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Atlas Sound

Logos

Rating: 3.0/5.0

Label: Kranky

Back when there was all that fuss about the leak of Animal Collective’s phenomenal Merriweather Post Pavilion, Bradford Cox, the mastermind behind both Deerhunter and Atlas Sound, posted his thoughts on the subject. Cox more or less made a plea for people to find more creative ways of holding off their anticipation for the next release of their favorite artist. His solution? Make your own version of what you expect that release to sound like. Some may have found this to be an illogical and impractical alternative to downloading, but Atlas Sound’s first two full lengths have both proven that Cox himself takes this concept pretty seriously.

For all practical purposes, the new Atlas Sound album begins with “Walkabout,” a collaboration with Animal Collective’s Noah Lennox that sounds like what one might suspect Cox imagined Merriweather Post Pavilion was going to be. Structured around an obscure sample from a song by mid-’60s garage rock outfit the Dovers, “Walkabout” is chipper pop bliss filtered through the lens of two of indie rock’s best and strangest songwriters. The keys chirp, the vocals tumble and fall around each other, all sorts of ambient textures are unfolding around the affair and a poor drum machine is left by itself to keep it all from crumbling. As a single, it’s like the sequel to Animal Collective’s own “My Girls,” catchier than it ought to be and despite that, still as experimental and edgy as what’s come to be expected from the artist.

The unfortunate side effect is that “Walkabout” causes the rest of the album to be somewhat of a disappointment. The bulk of Logos consists of light lo-fi pop such as “Criminals,” prominently featuring gentle electric strums and sloppy drums. “Sheila” comes close to matching the great heights of “Walkabout” but lacks the everything-but-the-kitchen sink craziness that allows “Walkabout” to go transcendental; “Quick Canal” similarly falls short but this time it’s a result of Stereolab’s Laetitia Sadier failing to exhibit the type of quirky vocal flourishes that Lennox used to keep “Walkabout” bubbly, the song as a result losing steam fairly quickly into its nearly nine-minute run.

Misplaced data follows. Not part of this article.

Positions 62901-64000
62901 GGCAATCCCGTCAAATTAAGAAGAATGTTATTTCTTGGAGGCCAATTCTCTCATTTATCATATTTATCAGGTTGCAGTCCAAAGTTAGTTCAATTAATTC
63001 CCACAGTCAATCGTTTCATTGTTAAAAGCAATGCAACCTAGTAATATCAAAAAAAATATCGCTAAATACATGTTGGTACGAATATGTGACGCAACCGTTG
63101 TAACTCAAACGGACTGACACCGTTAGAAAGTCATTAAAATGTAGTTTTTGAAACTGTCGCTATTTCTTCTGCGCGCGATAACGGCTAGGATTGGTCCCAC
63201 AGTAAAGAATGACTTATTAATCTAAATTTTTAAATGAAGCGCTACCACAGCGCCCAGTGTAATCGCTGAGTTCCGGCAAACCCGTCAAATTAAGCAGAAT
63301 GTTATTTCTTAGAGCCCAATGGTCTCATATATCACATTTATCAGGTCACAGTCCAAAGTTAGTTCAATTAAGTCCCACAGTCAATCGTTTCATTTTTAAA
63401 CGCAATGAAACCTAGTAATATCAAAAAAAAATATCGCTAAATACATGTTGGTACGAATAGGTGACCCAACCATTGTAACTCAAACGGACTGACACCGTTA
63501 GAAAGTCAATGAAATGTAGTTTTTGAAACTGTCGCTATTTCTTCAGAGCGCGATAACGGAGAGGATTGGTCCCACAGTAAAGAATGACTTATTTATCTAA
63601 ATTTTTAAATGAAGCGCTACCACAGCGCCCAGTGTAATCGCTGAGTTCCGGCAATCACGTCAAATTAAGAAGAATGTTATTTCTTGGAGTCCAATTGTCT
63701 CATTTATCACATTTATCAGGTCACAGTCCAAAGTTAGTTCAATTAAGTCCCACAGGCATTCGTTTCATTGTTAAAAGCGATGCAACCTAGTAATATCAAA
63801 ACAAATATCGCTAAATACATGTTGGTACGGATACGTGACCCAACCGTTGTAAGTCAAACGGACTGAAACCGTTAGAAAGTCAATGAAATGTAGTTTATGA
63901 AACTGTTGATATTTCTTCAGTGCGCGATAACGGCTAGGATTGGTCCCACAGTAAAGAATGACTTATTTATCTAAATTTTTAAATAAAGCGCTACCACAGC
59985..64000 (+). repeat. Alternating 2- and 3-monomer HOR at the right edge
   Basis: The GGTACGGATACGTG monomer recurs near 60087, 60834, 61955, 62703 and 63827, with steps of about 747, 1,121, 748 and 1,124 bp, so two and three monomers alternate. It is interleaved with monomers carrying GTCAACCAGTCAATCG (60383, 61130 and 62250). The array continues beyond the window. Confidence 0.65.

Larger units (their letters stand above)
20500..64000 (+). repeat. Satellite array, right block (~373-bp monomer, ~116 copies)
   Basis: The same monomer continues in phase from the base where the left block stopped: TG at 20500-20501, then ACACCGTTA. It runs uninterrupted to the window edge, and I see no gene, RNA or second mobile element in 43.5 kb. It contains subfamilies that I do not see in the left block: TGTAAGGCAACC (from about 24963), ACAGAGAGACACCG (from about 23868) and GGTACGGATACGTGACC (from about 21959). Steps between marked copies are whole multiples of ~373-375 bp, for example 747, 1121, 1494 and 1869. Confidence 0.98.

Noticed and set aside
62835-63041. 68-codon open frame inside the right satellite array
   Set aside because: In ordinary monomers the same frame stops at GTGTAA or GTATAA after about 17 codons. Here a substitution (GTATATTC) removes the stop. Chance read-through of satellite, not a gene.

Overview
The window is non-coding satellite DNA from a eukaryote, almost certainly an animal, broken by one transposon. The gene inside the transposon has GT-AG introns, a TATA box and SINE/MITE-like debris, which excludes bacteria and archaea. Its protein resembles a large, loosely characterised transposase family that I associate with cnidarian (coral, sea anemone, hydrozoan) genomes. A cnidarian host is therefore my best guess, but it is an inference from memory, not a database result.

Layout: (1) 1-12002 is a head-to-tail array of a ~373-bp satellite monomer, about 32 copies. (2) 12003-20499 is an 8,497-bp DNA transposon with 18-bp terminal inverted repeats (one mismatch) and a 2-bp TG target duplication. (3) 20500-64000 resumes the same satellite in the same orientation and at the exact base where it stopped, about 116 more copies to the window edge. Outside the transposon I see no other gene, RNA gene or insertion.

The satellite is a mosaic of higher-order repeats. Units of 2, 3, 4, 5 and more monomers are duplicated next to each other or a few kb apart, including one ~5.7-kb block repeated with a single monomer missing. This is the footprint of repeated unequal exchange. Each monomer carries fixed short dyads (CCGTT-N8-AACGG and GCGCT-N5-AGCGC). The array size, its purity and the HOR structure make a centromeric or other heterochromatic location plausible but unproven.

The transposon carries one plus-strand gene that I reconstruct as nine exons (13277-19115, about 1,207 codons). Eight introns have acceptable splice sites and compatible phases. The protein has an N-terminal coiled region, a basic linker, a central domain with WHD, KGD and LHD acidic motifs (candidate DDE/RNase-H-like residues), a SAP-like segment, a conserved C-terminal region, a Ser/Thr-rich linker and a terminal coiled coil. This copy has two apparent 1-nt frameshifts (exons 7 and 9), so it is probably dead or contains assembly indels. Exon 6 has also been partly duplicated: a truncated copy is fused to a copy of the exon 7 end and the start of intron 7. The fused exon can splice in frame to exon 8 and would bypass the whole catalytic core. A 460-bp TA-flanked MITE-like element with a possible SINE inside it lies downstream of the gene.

Closing the album is the album’s title track, which has energy in abundance with a melody seeming like an afterthought, despite how delicately constructed the instrumentation itself seems to be. That feeling that the vocals were just tossed on is one that pervades the album; even though Cox is pretty open about Atlas Sound being mostly a bedroom project for himself, his debut full-length Let the Blind Lead Those Who Can See but Cannot Feel didn’t suffer from that same tendency, its tracks appearing to be more substantial in development.

But let’s be clear: Logos is still an album with potential from a songwriter who could benefit from reigning in his output. Cox has plenty of great ideas but is sometimes handicapped by his unending stream of output; in the past year alone, he has issued 11 releases between Deerhunter and Atlas Sound, including EPs. Compared to what Cox is really capable of, Logos just seems like practice.

by Morgan Davis
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